Oh, to go back to 1857 when one of the first bills concerning passenger pigeons reached the Ohio State Legislature. To listen to the discussion, the scoffs and the justification from the special senate committee when they ruled the passenger pigeon did not warrant any protections. “Pigeons are wonderfully prolific” they said, no doubt depending on their vast knowledge of the natural world to arrive at that conclusion. Fun Fact: Passenger pigeons would normally lay one egg. When the last captive passenger pigeon (Martha) died in 1914, she became the proverbial canary in the coal mine. The sting of losing something irretrievable and knowing that it was within our power to stop it, is enough to drive any naturalist mad.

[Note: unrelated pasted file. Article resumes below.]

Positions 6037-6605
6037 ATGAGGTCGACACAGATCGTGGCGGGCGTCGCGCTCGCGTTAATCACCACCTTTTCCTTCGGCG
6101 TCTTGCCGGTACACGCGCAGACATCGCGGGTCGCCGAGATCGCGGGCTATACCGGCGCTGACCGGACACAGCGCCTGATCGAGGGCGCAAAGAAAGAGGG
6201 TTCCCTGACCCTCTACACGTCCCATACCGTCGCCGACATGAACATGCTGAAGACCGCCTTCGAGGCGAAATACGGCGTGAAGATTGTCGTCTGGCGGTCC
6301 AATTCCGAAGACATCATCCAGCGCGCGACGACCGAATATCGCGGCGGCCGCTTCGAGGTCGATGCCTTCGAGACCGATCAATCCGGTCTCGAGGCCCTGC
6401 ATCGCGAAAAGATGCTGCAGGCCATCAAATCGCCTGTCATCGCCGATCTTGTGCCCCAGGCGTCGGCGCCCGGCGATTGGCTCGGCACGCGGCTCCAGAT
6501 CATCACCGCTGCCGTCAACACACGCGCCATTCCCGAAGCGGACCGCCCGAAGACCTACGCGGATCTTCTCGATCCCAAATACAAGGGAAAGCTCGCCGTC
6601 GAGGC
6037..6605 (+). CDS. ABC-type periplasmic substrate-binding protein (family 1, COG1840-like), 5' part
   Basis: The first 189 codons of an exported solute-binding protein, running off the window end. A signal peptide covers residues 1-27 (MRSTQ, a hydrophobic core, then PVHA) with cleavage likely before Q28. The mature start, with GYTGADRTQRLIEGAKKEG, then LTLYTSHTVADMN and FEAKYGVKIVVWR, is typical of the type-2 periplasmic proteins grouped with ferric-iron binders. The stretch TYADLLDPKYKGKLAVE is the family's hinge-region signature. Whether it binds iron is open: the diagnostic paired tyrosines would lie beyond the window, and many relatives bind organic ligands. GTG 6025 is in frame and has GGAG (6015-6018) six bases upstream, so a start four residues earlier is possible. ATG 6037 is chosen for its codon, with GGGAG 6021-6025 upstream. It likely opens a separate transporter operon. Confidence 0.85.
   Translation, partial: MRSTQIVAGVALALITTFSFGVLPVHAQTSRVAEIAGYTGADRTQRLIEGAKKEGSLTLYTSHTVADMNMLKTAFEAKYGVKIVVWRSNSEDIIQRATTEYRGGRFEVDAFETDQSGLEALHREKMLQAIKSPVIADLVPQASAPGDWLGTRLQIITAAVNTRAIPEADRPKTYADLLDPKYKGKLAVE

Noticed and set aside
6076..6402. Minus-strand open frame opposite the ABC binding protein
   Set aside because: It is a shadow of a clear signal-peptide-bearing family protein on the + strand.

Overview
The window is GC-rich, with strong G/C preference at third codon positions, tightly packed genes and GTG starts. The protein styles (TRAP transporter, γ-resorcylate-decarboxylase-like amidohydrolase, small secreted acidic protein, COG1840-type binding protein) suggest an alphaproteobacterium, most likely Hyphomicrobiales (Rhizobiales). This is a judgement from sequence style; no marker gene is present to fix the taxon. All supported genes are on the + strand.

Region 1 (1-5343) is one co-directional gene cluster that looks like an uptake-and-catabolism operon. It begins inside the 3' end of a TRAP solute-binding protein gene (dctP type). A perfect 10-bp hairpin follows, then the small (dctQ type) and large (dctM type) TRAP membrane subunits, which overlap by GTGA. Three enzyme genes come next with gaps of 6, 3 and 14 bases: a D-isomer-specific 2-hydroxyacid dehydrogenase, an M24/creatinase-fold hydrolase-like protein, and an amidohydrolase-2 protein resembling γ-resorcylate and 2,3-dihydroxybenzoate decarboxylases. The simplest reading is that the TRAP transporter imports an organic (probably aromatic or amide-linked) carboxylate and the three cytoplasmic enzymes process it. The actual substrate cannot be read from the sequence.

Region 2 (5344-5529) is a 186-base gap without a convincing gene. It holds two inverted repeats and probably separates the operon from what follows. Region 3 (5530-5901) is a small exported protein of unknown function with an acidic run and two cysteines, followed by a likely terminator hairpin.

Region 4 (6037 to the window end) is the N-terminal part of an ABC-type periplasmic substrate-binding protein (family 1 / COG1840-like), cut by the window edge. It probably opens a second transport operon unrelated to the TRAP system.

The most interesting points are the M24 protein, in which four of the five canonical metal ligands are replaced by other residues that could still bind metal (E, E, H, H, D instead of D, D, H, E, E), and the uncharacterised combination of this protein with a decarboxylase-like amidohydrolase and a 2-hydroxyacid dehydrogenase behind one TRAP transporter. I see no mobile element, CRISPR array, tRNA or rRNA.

You can call this period from around 1800 until around 1900, the period of exploitation and extermination. Luckily, some of those “mad” naturalists were Theodore Roosevelt, Aldo Leopold and George Bird Grinnell (all hunters). As president, Roosevelt started the National Forest Service, started the National Park system and used executive orders to set aside large amounts of public lands unapologetically. Along with George Bird Grinnell, Roosevelt founded the Boone and Crockett Club. The club helped set aside several refuges for non-game wading birds, sought to “regulate” hunting and pushed for a science driven management approach. Aldo Leopold expanded on that foundation laying out a long-term vision of wildlife management that we are still playing out to this day.